Date: Sunday, November 8, 2015
Session Type: ACR Concurrent Abstract Session
Session Time: 2:30PM-4:00PM
Background/Purpose: Given suspected links between inflammation and malignancy, several groups have attempted to elucidate the baseline risk of cancer in various inflammatory or autoimmune conditions, including rheumatoid arthritis, where there is an increased risk of hematological malignancies (lymphoma in particular). However, there are very few studies of cancer risk in large pediatric-onset rheumatic disease cohorts. The purpose of our study was to further investigate cancer risk in JIA, based on a very large multi-centre clinical population.
Methods: We examined data from 4 pediatric rheumatology clinic cohorts in Canada and 2 in the United States, across 1971-2011. We linked patients to regional cancer registries to detect observed cancers (O) occurring after cohort entry, defined as date first seen in the JIA clinic cohort. End of follow-up was defined as the date of cancer registry linkage (thus was not truncated once subjects reached adulthood). The expected number of malignancies (E) was obtained by multiplying the person-years in the cohort (defined from cohort entry to end of follow-up) by the geographically matched age, sex, and calendar year-specific cancer rates, and summing overall person-years.
The standardized incidence ratio (SIR; ratio of cancers observed to expected) was generated, along with 95% confidence intervals (CIs), based on the assumption of cancer occurrence as a Poisson-distributed variable. Results were also stratified by age group of person-time (categorized into 0-19 and >20 years of age).
Results: A total of 5,108 JIA patients were studied. The mean age at cohort entry was 8.9 years (standard deviation, SD 5.0). The majority were female (68.0%) and the sample was predominantly Caucasian, reflecting the source populations. The most common JIA subtype was oligoarticular. The mean duration of follow-up (time from cohort entry to end of follow-up) was 6.7 years, resulting in 34,224 patient-years of observation.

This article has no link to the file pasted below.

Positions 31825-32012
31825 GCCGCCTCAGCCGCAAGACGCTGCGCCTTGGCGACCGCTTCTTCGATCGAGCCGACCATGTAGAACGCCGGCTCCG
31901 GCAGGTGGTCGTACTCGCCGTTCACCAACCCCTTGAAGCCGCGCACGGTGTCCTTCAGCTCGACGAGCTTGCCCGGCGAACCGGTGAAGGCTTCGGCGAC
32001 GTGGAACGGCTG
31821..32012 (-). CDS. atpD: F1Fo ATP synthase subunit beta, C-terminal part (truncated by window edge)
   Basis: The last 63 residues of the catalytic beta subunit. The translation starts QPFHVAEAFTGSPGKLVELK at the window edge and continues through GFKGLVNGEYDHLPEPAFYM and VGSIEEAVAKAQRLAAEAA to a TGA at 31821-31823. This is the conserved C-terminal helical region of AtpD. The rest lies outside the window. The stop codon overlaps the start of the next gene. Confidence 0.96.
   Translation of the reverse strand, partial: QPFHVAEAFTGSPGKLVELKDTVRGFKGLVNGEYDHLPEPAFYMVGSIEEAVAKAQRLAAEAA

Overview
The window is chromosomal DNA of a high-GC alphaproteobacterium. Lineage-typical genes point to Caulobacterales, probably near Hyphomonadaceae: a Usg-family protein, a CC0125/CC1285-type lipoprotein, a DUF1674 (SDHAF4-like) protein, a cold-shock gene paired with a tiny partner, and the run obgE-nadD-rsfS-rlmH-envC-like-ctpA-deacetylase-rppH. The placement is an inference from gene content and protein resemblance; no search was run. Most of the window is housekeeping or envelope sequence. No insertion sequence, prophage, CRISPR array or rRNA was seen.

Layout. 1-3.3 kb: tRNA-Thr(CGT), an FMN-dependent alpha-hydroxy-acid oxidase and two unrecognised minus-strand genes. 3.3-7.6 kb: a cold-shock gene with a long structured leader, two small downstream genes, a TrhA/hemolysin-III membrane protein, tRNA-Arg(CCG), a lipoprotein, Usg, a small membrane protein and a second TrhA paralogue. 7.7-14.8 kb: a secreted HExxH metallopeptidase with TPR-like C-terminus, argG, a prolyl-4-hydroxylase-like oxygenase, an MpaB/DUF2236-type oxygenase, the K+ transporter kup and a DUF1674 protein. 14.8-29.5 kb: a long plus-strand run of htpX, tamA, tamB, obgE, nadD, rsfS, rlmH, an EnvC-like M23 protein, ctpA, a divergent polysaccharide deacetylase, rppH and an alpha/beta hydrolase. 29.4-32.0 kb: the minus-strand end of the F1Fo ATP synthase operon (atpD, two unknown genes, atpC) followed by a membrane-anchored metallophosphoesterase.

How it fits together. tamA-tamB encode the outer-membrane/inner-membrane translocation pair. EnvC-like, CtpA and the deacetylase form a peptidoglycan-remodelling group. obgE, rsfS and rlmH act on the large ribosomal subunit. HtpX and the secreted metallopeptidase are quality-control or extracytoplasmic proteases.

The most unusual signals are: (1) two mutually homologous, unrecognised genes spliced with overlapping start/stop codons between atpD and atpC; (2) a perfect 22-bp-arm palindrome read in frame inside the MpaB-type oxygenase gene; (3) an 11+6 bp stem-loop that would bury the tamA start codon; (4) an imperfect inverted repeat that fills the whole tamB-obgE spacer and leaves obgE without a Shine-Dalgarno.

During total follow-up, 9 invasive cancers were observed, compared to 10.1 expected, for an over-all SIR of 0.89, 95% CI 0.41-1.69. Three of these were hematological (1 Hodgkin’s lymphoma, 1 Non-Hodgkin lymphoma, and 1 leukemia). For all hematological malignancies, the SIR was 1.33 (95% CI 0.27-3.88).
When stratifying SIR estimates, for the 0-19 age group, seven cancers occurred, for an SIR of 1.69 (95% CI 0.68-3.48) for all cancers and a SIR of 2.01 (95% CI 0.41-5.87) for hematological cancers.
Conclusion: Our study is one of the largest examining the relationship between malignancy risk and JIA. Cancer was a relatively infrequent outcome, and most of the cancers observed occurred during the years when patients were aged 0-19 years. Further follow-up over time, of the subjects in this JIA cohort, would be necessary to capture accurately cancer risk for JIA in the adult years.
To cite this abstract in AMA style:Zahedi Niaki O, Clarke AE, Ramsey-Goldman R, Yeung RSM, Hayward K, Oen K, Duffy CM, Rosenberg AM, O'Neil K, von Scheven E, Schanberg L, Labrecque J, Lee JL, Bernatsky S. Cancer Risk in 5,108 Patients with Juvenile Idiopathic Arthritis (JIA) [abstract]. Arthritis Rheumatol. 2015; 67 (suppl 10). https://acrabstracts.org/abstract/cancer-risk-in-5108-patients-with-juvenile-idiopathic-arthritis-jia/. Accessed October 16, 2021.
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